Could BlackBerry’s First Android Smartphone be Perfect for Business?

The smartphone market has been one which has developed and grown rapidly in recent years and that development has often seemed to leave BlackBerry – one of the original smartphone innovators – trailing well behind the likes of Apple and Samsung. BlackBerry are fighting back this week however, with the launch of the Blackberry Priv which will be their first ever Android device and is one that looks like an ideal phone for business thanks to its many useful features for both employers and users.

The first notable feature of the Priv is of course the fact that it is indeed run by the Android operating system and not on BlackBerry’s own BB10 OS, which was not popular with most consumers. What that means is that the Priv will provide access to the most popular and well-known apps around and will be more recognisable and easy to use for those who may switch from a current Android device.

The change of operating system is not the only headline of the Priv however, as BlackBerry have also packed their new phone with loads of other features to woo companies and organisations looking for handsets for their staff.

The Priv for instance, allows employers to control updates of their workforce’s handsets in order to ensure that every staff member is operating the same software and that there are no compatibility issues from some having more up-to-date apps and systems than others. Businesses too will likely be encouraged by BlackBerry’s assertion that their new smartphone offers a greater level of security than current Android devices, which have been beset by well documented issues in that area.

Finally, the Priv also includes the same nod to business use of all former BlackBerry handsets in that it has a physical keyboard rather than simply a touch screen. As part of a pattern of balancing business benefits and a more user-friendly nature however, that keyboard extends and retracts as the headline act of a number of features aimed at the end-user rather than their employer.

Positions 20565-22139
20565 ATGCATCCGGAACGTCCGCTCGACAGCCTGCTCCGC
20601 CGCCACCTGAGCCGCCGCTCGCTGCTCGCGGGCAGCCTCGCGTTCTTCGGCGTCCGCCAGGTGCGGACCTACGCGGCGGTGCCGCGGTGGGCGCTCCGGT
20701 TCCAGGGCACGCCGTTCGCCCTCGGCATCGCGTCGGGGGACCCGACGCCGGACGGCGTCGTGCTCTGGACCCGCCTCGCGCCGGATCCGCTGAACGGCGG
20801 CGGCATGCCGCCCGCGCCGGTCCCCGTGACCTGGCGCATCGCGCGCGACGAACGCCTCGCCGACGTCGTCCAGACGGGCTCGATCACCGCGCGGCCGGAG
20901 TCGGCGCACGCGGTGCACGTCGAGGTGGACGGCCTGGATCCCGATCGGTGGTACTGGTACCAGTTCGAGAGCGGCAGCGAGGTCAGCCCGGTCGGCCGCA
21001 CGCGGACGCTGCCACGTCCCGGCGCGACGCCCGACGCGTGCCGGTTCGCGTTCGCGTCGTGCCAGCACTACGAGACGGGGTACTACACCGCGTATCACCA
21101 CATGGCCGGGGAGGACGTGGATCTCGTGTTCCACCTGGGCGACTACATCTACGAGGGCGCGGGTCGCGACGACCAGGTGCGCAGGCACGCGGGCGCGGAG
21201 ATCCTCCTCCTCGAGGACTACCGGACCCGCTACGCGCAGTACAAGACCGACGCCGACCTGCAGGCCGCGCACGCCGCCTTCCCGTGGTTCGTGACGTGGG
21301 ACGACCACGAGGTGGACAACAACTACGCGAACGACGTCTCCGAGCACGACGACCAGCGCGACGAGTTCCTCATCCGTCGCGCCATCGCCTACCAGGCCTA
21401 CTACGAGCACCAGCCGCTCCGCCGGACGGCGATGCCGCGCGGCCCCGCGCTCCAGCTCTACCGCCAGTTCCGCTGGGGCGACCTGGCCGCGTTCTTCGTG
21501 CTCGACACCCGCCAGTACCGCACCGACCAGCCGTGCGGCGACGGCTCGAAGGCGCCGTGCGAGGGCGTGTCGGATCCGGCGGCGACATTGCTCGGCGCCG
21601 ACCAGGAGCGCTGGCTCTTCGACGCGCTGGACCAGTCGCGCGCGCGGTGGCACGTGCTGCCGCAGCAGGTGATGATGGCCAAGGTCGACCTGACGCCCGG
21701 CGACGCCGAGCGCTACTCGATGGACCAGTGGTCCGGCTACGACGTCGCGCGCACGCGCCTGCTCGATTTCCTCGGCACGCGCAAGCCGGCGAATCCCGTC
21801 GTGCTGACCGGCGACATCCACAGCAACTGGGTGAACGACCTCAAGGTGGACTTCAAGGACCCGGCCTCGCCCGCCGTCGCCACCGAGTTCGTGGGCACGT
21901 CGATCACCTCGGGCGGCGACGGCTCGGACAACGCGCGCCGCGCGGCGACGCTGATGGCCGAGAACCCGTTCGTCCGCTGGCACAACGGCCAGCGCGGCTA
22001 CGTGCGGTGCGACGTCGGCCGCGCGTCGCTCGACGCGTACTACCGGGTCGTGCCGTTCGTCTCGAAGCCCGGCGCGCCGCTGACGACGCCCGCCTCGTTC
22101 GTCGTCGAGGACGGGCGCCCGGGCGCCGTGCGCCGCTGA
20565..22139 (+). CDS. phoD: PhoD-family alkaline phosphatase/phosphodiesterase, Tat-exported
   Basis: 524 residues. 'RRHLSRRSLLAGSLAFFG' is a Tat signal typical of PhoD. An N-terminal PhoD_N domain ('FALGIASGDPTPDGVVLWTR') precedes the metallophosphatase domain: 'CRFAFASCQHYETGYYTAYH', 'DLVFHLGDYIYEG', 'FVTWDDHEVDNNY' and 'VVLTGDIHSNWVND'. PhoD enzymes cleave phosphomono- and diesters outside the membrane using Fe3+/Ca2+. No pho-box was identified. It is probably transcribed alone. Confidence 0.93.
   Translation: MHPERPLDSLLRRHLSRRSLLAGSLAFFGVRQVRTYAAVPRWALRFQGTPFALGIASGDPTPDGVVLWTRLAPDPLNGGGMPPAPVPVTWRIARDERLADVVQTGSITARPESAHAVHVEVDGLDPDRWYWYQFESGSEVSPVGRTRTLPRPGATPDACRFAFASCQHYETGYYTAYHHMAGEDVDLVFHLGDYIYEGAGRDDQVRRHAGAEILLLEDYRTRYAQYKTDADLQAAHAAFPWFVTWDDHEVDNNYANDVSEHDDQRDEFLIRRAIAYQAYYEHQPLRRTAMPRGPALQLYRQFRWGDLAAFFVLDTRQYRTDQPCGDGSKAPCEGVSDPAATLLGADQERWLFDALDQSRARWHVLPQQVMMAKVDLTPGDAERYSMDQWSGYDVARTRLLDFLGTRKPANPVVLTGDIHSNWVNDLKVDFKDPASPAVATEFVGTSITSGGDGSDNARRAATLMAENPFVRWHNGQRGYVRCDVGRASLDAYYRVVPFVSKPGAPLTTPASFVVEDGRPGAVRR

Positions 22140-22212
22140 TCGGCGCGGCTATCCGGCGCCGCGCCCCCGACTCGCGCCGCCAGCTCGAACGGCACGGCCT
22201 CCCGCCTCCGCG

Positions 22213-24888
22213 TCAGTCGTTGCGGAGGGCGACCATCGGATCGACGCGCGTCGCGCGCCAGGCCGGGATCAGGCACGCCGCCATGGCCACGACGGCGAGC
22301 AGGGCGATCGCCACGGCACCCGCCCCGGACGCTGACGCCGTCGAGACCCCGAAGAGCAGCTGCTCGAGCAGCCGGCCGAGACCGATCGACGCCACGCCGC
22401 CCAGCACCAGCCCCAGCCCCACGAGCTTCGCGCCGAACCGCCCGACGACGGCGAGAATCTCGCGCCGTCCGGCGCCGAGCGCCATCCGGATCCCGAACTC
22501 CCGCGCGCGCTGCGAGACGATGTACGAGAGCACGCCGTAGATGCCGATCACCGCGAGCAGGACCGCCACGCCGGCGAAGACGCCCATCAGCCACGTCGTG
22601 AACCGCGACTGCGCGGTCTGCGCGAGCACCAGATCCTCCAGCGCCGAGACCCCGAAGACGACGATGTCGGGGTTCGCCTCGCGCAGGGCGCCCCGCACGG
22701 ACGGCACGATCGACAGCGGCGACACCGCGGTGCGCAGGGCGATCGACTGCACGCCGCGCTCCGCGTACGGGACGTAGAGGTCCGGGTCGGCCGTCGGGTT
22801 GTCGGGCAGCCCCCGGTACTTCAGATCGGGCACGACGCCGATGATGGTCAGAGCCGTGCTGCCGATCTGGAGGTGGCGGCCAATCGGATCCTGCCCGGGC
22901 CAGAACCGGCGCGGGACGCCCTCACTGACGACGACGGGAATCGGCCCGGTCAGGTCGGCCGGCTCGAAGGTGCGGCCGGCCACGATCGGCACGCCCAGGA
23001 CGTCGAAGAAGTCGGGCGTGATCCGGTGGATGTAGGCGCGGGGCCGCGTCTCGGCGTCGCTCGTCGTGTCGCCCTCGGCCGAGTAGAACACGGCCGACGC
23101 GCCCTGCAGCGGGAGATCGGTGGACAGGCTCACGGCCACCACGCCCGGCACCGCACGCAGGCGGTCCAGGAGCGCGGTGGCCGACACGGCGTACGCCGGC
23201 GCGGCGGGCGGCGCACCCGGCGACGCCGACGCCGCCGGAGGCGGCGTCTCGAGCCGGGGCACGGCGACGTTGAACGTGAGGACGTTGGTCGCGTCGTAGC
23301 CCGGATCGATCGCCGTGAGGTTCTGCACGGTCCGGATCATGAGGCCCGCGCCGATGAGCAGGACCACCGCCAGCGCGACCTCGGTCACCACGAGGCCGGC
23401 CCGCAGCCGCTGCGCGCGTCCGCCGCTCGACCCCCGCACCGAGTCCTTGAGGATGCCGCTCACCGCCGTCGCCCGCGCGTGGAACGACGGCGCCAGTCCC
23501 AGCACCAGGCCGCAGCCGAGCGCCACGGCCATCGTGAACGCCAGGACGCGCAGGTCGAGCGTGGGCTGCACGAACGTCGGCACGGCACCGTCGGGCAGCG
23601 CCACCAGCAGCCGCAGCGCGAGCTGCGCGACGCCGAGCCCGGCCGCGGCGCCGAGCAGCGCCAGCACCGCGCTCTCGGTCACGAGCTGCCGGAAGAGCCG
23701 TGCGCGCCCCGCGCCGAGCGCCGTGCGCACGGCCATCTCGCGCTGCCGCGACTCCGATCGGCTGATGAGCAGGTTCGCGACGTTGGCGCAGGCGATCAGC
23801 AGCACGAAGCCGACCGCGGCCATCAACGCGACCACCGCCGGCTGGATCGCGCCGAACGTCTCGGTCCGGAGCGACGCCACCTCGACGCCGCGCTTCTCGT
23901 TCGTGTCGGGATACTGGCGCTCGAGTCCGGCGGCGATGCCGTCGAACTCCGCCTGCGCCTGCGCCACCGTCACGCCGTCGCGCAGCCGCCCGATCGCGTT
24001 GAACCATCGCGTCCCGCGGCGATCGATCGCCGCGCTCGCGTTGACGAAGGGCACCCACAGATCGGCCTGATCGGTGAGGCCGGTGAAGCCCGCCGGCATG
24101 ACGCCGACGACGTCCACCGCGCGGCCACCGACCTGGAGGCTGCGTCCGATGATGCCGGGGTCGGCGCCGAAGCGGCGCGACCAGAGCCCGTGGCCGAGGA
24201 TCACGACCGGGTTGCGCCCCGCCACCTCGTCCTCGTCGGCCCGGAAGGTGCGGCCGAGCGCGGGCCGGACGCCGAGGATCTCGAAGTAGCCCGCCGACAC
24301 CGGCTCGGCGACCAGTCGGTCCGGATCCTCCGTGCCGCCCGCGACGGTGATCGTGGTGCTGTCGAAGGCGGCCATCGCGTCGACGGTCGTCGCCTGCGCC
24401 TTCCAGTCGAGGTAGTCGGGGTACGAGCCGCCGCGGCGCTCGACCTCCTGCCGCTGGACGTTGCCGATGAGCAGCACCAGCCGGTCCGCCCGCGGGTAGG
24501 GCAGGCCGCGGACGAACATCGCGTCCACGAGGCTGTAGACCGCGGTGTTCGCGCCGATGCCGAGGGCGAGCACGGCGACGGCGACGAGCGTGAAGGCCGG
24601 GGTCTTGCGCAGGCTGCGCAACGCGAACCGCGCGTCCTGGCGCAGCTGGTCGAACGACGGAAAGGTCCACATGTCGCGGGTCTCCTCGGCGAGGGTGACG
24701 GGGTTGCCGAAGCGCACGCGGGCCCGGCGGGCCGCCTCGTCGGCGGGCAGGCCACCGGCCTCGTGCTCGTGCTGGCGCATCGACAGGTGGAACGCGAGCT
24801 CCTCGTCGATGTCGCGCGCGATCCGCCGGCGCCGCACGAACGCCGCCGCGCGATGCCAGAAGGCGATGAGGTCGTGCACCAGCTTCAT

Amongst those concessions to the end user too, are the impressively large 5.4 inch screen that is great for entertainment use as well as business tasks and the comparatively high quality 18 megapixel camera. Those are key changes from BlackBerry’s previous handsets and alongside the retractable keyboard show a willingness and intent from the company to adapt and produce a smartphone with both entertainment and commercial viability.

There are mixed feelings amongst experts however as to whether this will represent a true watershed for BlackBerry, with research director for industry analysts IDC Francisco Jeronimo telling the BBC that he believed ‘it will be difficult to regain clients who have already moved to other handsets, and it’s quite an expensive device’.

Whether the BlackBerry Priv does capture the imagination and gain popularity remains to be seen and will only be able to be judged after it has hit the open market. What is for sure however, is that on paper the features of this new handset look to be perfect for both businesses and employees, and so if the phone does live up to the hype in practice it could represent a real step forward for BlackBerry.